MURDOCH: I give it quite a lot of credence, but I hope it's wrong because I don't want Jack as a competitor. He's too good.

CAVUTO: Yes. You said in your conference call earlier, Mr. Murdoch, that by year end, Fox will be launching a channel. What did you mean by that?

MURDOCH: Well, we've got a lot of plans for different channels which we haven't chosen yet which way we'll go. But I think before the year is out, I'll either have another channel on the air, or be very close to it. We will have certainly shown our hand and do it. But whether it will be in sports or whether it will be in another aspect of news, or entertainment, is yet to be decided.

CAVUTO: There is always talk about a business channel. Do you watch CNBC?

MURDOCH: No, I don't. But what are you worried about? Aren't you busy enough now?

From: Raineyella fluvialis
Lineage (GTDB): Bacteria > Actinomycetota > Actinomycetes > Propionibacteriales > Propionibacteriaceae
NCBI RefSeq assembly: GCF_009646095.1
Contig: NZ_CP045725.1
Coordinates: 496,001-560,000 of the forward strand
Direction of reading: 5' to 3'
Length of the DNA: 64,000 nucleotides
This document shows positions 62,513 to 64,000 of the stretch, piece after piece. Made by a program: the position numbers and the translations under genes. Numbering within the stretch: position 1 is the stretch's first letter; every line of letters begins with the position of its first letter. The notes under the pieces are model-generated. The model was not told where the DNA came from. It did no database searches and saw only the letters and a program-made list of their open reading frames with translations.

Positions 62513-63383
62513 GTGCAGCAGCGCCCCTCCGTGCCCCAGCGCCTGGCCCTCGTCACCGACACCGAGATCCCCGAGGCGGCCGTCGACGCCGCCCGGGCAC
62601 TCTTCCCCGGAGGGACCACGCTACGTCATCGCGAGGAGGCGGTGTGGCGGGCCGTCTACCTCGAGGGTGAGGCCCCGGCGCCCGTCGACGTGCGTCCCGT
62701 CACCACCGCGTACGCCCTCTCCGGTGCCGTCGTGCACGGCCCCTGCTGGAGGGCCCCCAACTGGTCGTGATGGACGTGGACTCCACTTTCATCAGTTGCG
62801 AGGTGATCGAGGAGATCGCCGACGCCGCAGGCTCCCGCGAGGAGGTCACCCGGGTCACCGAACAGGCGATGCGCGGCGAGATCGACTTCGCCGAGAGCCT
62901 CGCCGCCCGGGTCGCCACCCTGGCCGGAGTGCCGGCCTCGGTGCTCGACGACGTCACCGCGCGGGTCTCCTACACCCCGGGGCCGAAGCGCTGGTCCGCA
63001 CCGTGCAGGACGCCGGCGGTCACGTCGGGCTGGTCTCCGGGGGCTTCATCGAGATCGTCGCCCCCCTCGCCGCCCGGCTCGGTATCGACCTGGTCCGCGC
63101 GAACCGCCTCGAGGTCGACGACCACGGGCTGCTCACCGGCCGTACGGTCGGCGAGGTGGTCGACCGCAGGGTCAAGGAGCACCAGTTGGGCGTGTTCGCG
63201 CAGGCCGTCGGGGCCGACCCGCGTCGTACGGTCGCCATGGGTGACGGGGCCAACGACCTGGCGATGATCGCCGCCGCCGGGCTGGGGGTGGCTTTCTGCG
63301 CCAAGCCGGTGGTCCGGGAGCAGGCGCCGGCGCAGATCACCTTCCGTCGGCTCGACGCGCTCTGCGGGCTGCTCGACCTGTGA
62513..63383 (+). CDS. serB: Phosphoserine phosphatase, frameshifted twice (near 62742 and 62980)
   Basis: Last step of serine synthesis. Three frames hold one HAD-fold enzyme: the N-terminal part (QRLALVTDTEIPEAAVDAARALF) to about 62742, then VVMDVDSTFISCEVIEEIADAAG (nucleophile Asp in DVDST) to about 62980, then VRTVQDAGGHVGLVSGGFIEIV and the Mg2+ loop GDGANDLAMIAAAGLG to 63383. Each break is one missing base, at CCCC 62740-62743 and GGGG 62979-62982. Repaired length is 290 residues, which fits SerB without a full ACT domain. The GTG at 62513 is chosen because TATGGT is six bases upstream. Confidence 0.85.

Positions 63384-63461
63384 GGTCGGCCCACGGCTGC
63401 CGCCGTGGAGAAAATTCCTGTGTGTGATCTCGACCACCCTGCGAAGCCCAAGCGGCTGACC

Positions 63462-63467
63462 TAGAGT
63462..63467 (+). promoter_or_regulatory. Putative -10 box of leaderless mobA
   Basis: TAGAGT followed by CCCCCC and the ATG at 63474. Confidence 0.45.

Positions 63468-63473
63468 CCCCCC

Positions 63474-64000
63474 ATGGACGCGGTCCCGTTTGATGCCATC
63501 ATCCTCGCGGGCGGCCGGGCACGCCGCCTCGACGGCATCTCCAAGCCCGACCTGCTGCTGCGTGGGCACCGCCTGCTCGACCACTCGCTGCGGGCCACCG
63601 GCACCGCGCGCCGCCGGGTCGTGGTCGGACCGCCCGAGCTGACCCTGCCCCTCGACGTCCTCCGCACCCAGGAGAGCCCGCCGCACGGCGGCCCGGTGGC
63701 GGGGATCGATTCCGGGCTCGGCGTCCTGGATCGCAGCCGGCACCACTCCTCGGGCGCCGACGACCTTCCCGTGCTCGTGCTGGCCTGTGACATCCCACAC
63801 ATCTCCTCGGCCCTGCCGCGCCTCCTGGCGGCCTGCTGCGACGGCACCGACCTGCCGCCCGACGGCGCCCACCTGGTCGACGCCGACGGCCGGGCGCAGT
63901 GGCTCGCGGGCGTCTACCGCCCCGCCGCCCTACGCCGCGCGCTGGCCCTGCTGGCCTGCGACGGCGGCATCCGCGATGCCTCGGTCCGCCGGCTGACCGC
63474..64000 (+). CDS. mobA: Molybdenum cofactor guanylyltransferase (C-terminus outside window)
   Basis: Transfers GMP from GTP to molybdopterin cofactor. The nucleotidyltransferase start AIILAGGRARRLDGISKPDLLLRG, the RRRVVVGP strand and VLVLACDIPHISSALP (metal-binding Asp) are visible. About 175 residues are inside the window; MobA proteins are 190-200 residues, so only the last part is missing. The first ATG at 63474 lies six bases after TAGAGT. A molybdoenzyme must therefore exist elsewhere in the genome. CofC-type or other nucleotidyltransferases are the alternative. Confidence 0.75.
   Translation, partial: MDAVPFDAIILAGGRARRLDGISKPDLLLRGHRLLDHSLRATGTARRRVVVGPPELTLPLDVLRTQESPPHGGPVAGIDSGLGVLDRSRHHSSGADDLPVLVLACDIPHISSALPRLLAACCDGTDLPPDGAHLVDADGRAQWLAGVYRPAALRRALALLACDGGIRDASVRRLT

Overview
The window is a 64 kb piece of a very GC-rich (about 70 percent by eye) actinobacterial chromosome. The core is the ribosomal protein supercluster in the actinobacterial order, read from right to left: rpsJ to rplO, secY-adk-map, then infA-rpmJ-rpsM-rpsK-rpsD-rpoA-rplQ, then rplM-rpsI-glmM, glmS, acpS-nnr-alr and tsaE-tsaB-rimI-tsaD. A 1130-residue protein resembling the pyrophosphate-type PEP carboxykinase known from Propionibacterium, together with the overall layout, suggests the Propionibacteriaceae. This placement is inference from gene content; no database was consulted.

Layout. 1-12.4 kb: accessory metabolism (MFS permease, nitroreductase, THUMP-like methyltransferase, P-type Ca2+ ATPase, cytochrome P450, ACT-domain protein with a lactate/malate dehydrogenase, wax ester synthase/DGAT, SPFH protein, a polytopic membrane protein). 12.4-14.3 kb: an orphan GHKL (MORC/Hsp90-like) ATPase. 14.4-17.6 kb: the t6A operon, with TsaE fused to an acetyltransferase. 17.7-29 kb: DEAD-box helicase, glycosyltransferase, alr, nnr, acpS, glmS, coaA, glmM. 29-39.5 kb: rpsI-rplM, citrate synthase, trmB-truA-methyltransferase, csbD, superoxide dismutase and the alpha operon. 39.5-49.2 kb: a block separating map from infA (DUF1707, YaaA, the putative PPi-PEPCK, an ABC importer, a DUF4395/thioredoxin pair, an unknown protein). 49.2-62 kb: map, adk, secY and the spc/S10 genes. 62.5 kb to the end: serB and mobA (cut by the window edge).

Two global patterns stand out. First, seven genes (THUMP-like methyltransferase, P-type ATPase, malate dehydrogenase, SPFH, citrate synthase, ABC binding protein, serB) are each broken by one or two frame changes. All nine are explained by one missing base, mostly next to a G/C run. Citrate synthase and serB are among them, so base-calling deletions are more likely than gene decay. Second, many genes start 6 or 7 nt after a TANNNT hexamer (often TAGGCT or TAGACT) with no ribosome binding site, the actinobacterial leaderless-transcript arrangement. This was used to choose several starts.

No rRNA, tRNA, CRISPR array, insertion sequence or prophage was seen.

CAVUTO: Absolutely. So when you look at some of the competitive product out there, whether it's CNBC or MSNBC or CNN, what do you think?

MURDOCH: I am amazed that CNN can't get its act together, or that MSNBC doesn't seem to be able to get any traction. But I guess one day they'll find something.

Us and your ratings here on Fox just get better and better. It is showing in the earnings. When we launched, we had to give 10-year deals to all the cable companies. We can't move or rates up, subscription rates for another two to three years. And when it does, of course our profits will really take off.

But meanwhile, the ratings that you are achieving are showing themselves in advertising. And you see in our report today, I think Fox News, of all our subsidiaries, had the best increase in profits.

CAVUTO: Indeed. You talked about when you'll be able to take advantage of that and charge higher ad rates, and that is sort of like a box for you right now. How soon...